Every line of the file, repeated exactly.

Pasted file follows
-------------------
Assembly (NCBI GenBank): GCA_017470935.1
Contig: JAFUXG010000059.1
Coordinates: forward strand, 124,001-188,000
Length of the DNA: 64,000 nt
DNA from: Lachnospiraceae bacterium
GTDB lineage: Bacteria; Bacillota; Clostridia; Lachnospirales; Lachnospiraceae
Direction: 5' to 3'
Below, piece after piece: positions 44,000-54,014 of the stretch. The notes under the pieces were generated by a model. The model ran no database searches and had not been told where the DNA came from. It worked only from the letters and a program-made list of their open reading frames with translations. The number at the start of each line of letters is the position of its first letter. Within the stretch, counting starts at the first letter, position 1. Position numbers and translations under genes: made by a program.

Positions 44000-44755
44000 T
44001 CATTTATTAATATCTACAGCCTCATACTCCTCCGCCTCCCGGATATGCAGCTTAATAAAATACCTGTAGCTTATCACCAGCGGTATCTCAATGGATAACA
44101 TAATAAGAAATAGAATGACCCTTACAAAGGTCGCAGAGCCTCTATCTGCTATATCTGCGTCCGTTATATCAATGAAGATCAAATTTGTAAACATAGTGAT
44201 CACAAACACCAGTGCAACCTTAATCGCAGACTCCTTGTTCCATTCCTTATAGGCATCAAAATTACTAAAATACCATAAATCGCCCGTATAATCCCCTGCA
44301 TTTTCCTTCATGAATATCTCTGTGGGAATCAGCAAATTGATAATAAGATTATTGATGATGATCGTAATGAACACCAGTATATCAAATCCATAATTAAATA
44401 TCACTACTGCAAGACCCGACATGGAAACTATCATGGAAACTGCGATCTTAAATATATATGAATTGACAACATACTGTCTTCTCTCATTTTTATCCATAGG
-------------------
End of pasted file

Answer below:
Assembly (NCBI GenBank): GCA_017470935.1
Contig: JAFUXG010000059.1
Coordinates: forward strand, 124,001-188,000
Length of the DNA: 64,000 nt
DNA from: Lachnospiraceae bacterium
GTDB lineage: Bacteria; Bacillota; Clostridia; Lachnospirales; Lachnospiraceae
Direction: 5' to 3'
Below, piece after piece: positions 44,000-54,014 of the stretch. The notes under the pieces were generated by a model. The model ran no database searches and had not been told where the DNA came from. It worked only from the letters and a program-made list of their open reading frames with translations. The number at the start of each line of letters is the position of its first letter. Within the stretch, counting starts at the first letter, position 1. Position numbers and translations under genes: made by a program.

Positions 44000-44755
44000 T
44001 CATTTATTAATATCTACAGCCTCATACTCCTCCGCCTCCCGGATATGCAGCTTAATAAAATACCTGTAGCTTATCACCAGCGGTATCTCAATGGATAACA
44101 TAATAAGAAATAGAATGACCCTTACAAAGGTCGCAGAGCCTCTATCTGCTATATCTGCGTCCGTTATATCAATGAAGATCAAATTTGTAAACATAGTGAT
44201 CACAAACACCAGTGCAACCTTAATCGCAGACTCCTTGTTCCATTCCTTATAGGCATCAAAATTACTAAAATACCATAAATCGCCCGTATAATCCCCTGCA
44301 TTTTCCTTCATGAATATCTCTGTGGGAATCAGCAAATTGATAATAAGATTATTGATGATGATCGTAATGAACACCAGTATATCAAATCCATAATTAAATA
44401 TCACTACTGCAAGACCCGACATGGAAACTATCATGGAAACTGCGATCTTAAATATATATGAATTGACAACATACTGTCTTCTCTCATTTTTATCCATAGG